Restoration & Rehabilitation

RE(EF)GENERATE

A first of its kind project in India, ReefWatch launched a conservation program restoring and rehabilitating coral reefs in the Andamans. This project has two tangents to achieve our goals of restoring a coral reef – Re(ef)Build and Re(ef)Grow. Re(ef)Build concentrates on physically restoring artificial reefs, helping maintain species diversity on our artificial reef. Re(ef)Grow on the other hand is the part of the project that will help maintain genetic diversity on our artificial reef, through identifying when corals spawn in the Andaman Islands, collecting the released genetic material, artificially fertilizing and growing them in a wet lab to enhance the genetic pool of corals.

RE(EF)BUILD

This program involves rescuing naturally broken coral fragments – that would otherwise be smothered by the sand and die – and re-attaching them to a robust substratum, such as a metal structure. By collecting these broken fragments and securing them to an unmoving frame, their survival rate would increase. This in time will grow into an artificial coral reef. In total our site in Chidiyatapu has 9 structures that have been populated with coral fragments.

Additionally, we have attached mineral accretion devices to these metal structures. These devices, based on the principle of electrolysis, supply a mild electric current through a solar source to the iron frameworks. This will ensure quicker accretion of calcium carbonate, which helps the reef grow 7 – 12 times faster than normal and leaves the coral with more of an energy budget that it can use to survive warmer temperature spells and coral disease.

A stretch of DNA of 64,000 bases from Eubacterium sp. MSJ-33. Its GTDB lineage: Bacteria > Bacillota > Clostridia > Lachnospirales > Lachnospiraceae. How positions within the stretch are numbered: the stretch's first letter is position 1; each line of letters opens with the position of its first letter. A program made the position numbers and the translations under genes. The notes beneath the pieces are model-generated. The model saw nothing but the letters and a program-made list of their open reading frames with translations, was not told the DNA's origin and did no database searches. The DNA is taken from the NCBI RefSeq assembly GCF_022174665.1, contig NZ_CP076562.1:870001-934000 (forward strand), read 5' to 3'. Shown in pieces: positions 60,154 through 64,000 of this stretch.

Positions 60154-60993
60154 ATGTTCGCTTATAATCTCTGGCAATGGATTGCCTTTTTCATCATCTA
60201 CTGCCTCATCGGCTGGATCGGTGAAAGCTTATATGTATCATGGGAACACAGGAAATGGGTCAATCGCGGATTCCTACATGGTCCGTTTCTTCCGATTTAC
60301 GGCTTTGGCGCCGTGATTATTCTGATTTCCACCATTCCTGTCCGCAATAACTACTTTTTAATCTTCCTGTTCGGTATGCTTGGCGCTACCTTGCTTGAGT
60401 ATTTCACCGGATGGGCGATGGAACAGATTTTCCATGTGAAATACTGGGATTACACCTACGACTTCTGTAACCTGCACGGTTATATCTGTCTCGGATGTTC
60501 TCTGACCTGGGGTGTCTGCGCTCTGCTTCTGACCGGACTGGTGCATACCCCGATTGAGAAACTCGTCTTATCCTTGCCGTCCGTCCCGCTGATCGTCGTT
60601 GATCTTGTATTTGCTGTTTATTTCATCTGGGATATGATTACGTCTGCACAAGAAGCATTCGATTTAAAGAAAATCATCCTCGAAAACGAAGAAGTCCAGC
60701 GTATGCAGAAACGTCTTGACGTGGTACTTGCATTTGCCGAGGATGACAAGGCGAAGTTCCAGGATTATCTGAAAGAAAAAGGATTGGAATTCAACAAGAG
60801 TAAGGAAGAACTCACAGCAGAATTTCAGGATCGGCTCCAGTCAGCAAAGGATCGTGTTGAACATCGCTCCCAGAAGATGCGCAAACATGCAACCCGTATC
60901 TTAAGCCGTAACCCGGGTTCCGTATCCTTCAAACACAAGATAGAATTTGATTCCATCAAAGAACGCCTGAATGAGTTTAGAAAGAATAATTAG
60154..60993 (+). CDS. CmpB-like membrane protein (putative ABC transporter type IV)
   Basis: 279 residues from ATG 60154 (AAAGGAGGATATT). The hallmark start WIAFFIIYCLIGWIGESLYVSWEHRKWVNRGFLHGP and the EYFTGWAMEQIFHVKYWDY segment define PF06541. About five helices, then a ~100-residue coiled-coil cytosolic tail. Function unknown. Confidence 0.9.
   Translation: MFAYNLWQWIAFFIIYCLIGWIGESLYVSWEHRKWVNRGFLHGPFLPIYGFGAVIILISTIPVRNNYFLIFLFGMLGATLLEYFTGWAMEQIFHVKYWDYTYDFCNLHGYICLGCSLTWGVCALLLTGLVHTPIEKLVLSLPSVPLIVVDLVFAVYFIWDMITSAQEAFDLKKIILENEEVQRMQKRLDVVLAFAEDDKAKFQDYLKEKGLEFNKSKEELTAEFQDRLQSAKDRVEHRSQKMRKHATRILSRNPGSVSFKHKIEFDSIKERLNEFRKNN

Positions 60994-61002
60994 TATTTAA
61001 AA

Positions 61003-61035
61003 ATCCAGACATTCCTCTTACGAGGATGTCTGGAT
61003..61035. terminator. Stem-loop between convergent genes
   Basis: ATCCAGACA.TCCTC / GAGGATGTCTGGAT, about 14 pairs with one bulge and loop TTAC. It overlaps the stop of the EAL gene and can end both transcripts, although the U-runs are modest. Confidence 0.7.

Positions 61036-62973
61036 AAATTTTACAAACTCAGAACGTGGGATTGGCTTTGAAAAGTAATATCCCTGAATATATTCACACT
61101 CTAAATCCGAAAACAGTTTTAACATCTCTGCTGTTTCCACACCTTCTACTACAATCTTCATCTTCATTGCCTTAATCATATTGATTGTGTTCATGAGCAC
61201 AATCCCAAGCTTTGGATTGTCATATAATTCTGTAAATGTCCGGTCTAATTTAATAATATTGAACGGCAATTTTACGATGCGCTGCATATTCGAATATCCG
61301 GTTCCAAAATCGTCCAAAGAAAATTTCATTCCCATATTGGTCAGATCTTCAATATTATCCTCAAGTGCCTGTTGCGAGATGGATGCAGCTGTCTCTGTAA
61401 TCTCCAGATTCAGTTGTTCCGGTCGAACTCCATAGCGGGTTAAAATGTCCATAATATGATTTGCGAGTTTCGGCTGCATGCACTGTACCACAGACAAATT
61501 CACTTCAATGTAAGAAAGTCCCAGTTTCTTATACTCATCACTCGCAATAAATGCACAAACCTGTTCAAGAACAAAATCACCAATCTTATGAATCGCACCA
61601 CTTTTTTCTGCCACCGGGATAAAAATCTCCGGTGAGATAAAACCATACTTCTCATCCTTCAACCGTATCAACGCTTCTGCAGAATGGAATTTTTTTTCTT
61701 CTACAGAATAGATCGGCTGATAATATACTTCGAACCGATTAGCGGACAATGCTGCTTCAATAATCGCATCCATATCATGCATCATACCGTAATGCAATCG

RE(EF)GROW

As a tangent of the main restoration and rehabilitation of coral reefs, ReefWatch intends to identify the timing and intensity of natural coral spawning in the Andaman Islands.

Spawning is a natural process of sexual reproduction in corals and often mass spawning events occur where multiple colonies of multiple species all spawn on the same night. Mass spawning events occur about once or twice a year on a specific night around the time of a full moon. A number of intricate and delicate processes affects the occurrence of these events, where a number of factors such as temperature, day length, tide height and salinity play a major role in acting as cues for coral to mature and spawn.
Understanding the timing and intensity of coral spawning in an area provides us with important indicators of reef health and resilience. 
While in the process of figuring out when corals spawn, the wet lab that has already been built is being used to experiment with micro-fragmentation of corals. 

 

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